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Look but don't See: Teardrops on my Guitar


The Basics:

Taylor Swift is in love with Drew. Drew doesn’t know how Taylor Swift feels and tells her about his beautiful girlfriend. Taylor Swift reveals that he’s the reason for the teardrops on her guitar.


Each verse of Teardrops on my Guitar starts with Drew performing an action: “Drew looks,” “Drew talks,” and “Drew walks.” Each action prompts two reactions from Taylor Swift:

  1. 1) a visible, deceptive response designed to conceal her feelings from Drew (“I fake a smile” in the first verse and “I laugh” in the second verse.)

  2. an internal reflection on whether Drew can see past her exterior to her true feelings (“he won’t see that I want and I need [him]”, “I wonder if he knows he’s all I think about at night” and “can he tell that I can’t breathe?”) In the chorus, Taylor Swift allows herself to give expression to her feelings by herself, by shedding teardrops on her guitar, wishing on a wishing star, and singing a song in her car.

With “he’s the time taken up, but there’s never enough,” Swift briefly references her earlier ruminations on time from Tim McGraw and Picture to Burn before closing by repeating the first verse: “Drew looks at me, I fake a smile so he won’t see.”


Literary Device Demonstration: Enjambment!

“Drew talks to me, I laugh ‘cause it's so damn funny

That I can’t even see anyone when he’s with me”


These lines use the literary technique called enjambment. When you read or hear the first line, you might think that Taylor Swift is laughing because Drew made a hilarious joke. As Swift continues onto the second line, however, you realize that the sentence wasn’t over! The funny thing wasn’t his joke, it was that she can’t see anyone else and he doesn’t know it. Sad!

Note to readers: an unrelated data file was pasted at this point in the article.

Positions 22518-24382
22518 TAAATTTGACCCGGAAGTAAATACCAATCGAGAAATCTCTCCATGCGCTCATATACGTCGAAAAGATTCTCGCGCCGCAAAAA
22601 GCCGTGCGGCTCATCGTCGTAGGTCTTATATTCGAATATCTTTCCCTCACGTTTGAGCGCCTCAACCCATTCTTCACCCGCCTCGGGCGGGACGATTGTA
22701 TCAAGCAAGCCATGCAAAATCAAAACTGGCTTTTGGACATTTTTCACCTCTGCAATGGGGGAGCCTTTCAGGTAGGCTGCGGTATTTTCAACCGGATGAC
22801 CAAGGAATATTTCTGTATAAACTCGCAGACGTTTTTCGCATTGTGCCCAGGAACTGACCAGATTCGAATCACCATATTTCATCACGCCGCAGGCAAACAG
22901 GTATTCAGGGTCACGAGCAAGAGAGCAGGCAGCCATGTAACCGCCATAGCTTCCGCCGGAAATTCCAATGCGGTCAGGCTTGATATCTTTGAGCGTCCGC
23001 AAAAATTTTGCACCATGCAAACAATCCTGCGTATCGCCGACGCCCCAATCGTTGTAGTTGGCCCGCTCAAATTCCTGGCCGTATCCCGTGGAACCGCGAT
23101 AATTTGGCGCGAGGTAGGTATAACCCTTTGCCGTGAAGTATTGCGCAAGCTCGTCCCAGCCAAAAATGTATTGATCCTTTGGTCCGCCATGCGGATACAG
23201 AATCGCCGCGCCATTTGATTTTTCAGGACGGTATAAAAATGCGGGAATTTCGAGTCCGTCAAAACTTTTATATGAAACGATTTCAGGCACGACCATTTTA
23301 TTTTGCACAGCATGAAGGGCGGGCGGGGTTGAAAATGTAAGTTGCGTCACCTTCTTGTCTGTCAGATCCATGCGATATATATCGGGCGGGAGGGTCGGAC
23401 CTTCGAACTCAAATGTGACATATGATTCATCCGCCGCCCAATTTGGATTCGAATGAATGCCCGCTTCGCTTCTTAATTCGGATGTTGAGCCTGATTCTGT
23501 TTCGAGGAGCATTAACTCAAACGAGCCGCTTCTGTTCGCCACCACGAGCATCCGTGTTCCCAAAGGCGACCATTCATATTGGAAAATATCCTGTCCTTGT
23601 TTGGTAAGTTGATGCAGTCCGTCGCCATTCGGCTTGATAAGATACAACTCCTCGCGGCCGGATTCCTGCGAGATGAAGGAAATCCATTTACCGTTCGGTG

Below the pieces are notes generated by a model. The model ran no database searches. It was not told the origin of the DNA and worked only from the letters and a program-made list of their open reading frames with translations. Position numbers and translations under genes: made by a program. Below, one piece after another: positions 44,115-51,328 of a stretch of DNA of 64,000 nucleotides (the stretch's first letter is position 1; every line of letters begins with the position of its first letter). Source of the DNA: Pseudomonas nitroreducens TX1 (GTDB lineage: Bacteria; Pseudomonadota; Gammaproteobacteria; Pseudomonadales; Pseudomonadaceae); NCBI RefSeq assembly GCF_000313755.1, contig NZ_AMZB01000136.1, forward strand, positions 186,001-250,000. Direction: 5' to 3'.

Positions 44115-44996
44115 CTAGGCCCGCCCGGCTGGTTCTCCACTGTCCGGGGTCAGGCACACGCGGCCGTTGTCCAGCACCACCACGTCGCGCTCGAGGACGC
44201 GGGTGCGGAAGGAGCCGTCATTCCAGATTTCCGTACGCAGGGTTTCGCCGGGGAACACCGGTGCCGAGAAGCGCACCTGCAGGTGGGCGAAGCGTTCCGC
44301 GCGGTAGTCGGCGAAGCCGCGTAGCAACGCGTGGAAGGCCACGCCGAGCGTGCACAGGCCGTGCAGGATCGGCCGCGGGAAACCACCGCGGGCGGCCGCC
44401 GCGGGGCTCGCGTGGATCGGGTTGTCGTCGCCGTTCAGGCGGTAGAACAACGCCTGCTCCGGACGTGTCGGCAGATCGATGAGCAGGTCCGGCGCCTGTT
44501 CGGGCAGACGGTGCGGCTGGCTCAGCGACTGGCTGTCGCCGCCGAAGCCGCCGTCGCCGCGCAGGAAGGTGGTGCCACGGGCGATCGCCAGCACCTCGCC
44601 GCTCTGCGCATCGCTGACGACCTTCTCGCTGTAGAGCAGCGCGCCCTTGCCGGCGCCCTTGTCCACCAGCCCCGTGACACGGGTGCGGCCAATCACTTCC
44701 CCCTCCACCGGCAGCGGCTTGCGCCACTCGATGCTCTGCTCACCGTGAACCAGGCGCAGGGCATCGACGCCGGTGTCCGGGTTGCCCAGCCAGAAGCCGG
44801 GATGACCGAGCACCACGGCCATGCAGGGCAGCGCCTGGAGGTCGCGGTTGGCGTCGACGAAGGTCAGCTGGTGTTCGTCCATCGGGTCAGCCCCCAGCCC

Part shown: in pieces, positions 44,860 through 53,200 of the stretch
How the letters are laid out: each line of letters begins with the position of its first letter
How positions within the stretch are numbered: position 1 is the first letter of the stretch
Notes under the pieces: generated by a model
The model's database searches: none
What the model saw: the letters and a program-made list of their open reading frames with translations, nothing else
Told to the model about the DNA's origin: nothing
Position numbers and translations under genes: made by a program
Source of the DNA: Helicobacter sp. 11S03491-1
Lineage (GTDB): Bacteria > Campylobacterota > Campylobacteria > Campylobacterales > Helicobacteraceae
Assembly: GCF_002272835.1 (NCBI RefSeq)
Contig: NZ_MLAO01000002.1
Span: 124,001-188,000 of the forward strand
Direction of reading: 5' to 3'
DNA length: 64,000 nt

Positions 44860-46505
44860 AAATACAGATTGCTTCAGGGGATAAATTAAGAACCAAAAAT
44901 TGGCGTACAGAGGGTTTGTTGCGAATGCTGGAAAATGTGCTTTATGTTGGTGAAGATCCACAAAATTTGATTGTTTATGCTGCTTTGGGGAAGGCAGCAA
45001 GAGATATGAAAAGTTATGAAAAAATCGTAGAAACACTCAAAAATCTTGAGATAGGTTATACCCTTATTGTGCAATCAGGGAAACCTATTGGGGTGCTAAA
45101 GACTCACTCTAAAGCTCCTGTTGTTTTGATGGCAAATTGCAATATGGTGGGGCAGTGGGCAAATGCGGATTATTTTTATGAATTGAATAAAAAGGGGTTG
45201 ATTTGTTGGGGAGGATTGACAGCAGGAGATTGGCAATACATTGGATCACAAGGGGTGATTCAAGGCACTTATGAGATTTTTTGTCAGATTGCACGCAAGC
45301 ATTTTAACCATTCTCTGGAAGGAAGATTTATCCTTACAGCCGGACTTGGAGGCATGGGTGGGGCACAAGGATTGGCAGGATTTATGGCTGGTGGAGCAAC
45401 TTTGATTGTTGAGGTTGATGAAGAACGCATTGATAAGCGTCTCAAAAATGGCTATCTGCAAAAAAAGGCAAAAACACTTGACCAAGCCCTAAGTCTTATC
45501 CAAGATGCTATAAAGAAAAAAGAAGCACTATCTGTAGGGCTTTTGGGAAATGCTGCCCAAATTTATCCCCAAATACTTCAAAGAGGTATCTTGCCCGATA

Analysis:

Taylor Swift is infatuated with Drew. Her mind is constantly in overdrive, analyzing his actions when they are together and thinking about him constantly while they are apart. In sharp contrast with her mind, her body and her biological functions are in jeopardy. Throughout the song, Swift bemoans the fact that she “can’t see” and “can’t breathe.” She states that he can “break [her] heart” and she expresses jealousy about his ability to walk perfectly:


“And there he goes, so perfectly,

The kind of flawless I wish I could be”


Thus, Swift’s eyes, lungs, heart, and legs cease to function as usual when she is with Drew. When she is alone in the chorus and bridge, however, she uses her lungs to sing, her heart to wish, and her legs (and hopefully her eyes) to drive, indicating some amount of relief when they are apart.


Swift does not, however, fully resume using her eyes to see. Whenever Swift is alone in the song, she specifies that it is nighttime, when it is dark and harder to see. Additionally, she “turn[s] out the light” and “put[s] his picture down,” making an active choice not to see. Rather than seeing, Swift’s eyes produce the physical manifestation of grief while she transforms that grief into art.


Throughout the song, Swift fixates on Drew’s eyes as well. The first words of the song are “Drew looks” and the last are “he won’t see.” She hopes that his girlfriend “look[s] into his beautiful eyes and she bets that his girlfriend looks “beautiful.” Drew’s eyes, although biologically functional, do not allow him to perceive. The song begins with the line “Drew looks at me, I fake a smile so he won’t see,” bookending the narrative with a reflection on the difference between looking and seeing. Although he looks at her smile, he cannot see that it is fake and he cannot see that she “want[s] and [she] needs” him. Later, she wonders if he can “tell”, or perceive that she “can’t breathe.” She also “wonder[s] if he knows he’s all I think about at night.” Swift ends the song by repeating the first line. After her wondering, she reasserts that “he won’t see.” Although Drew’s eyes look and are looked into, Swift is certain that they do not see -- that he is blind to the true nature of their relationship.


The song thus contrasts how two people see one another. Drew looks at Swift, but he cannot see. Swift cannot see anyone else, so she turns out the lights, puts his picture down, and transforms her vision into song.



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